SYDNEY: Global miner Rio Tinto more than doubled its first-half profit buoyed by Chinese iron ore demand and rewarded shareholders with a record interim dividend and $1 billion in share buybacks.
Underlying earnings for the six months to June 30 of $3.94 billion missed forecasts for $4.19 billion but were well above last year’s $1.56 billion following a recovery in iron ore and other commodity prices.
Rio Tinto declared a record-high half-year dividend of $1.10 a share, equivalent to $2 billion, up from 45 cents a share a year ago. The latest buyback comes on top of a $500 million program announced in February.
“The Chinese economy has performed well in 2017 and the outlook signs for 2018 are positive,” Chief Executive Jean-Sebastien Jacques told reporters. “Beyond China, global economies have both improved in Europe and the US“
Rio’s London-listed shares were down 3 percent in early afternoon trade in London, with analysts citing some disappointment over the miss in earnings, linked to the cost of paying down debt early. The dip follows a nearly 9 percent rally in July as the market anticipated Rio’s results and analysts said the company looked strong.
“We still see upside in Rio Tinto, while the company offers some downside protection as well with the robustness of its balance sheet and top quality of its assets,” Bernstein analysts said in a note.
Rio’s Jacques said the focus was on “controlling the controllables,” including costs and margins to shelter the business from commodity market volatility.
Rio’s highest profile cost-cutting is in the Pilbara iron ore region of Australia where it is using automation and as “a next step” analysis of big data to maximize efficiency, Jacques said. Its Silvergrass development in the Pilbara, which should be fully commissioned by the end of this year, will add 10 million tons of annual capacity at lower unit costs, but Jacques said margin was even more important, especially as demand from China shifts to higher quality ore.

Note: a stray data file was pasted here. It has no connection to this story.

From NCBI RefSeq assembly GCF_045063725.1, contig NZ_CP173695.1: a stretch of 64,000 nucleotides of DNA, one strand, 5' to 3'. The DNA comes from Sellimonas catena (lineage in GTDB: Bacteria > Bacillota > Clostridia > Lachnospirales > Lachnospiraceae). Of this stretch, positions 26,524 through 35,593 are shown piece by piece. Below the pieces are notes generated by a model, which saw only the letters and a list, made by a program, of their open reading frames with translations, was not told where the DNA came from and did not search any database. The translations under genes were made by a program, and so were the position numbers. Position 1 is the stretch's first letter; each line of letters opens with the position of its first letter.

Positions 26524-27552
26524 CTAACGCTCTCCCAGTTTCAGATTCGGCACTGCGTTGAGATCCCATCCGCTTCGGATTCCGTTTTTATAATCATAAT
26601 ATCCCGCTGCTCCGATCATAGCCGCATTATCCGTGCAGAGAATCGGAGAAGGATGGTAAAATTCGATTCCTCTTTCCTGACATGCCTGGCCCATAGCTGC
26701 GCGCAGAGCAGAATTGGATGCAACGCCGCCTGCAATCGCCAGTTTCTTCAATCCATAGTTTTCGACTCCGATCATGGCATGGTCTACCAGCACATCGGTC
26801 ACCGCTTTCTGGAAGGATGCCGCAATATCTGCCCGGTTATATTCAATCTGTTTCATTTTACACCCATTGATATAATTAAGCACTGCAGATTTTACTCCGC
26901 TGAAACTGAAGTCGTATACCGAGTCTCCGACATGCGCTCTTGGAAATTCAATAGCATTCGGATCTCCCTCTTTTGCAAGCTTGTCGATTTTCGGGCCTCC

“We see a structural shift between high grade and low grade. At the end of the day, high grade will have a significant premium compared to low grade. If that means slightly more cost, so be it,” Jacques told Reuters in an interview.
Iron ore, Rio’s biggest earner, generated $3.255 billion in underlying earnings in the first half. It has been very volatile this year, trading at between $53 and $95 a ton and currently just under $74.
The market has been underpinned by a resurgence in steel production in China, which depends on high grade imported iron ore, providing Rio Tinto and other producers with ample margins on shipments.
Long-time iron ore bear Goldman Sachs in July raised its 2017 forecast to $70 a ton from $55.
Rio Tinto said capital spending should rise by around $500 million to $5.5 billion in both 2018 and 2019.
Jacques said he was keeping a “watching brief” on acquisitions, but only if they added shareholder value.
Rio Tinto’s focus on shareholder returns could add pressure on rival BHP Billiton, which reports full-year results on Aug. 22.
BHP has come under attack from activist shareholder US fund Elliott Management, which has called on it to beef up its cash management policy and remove underperforming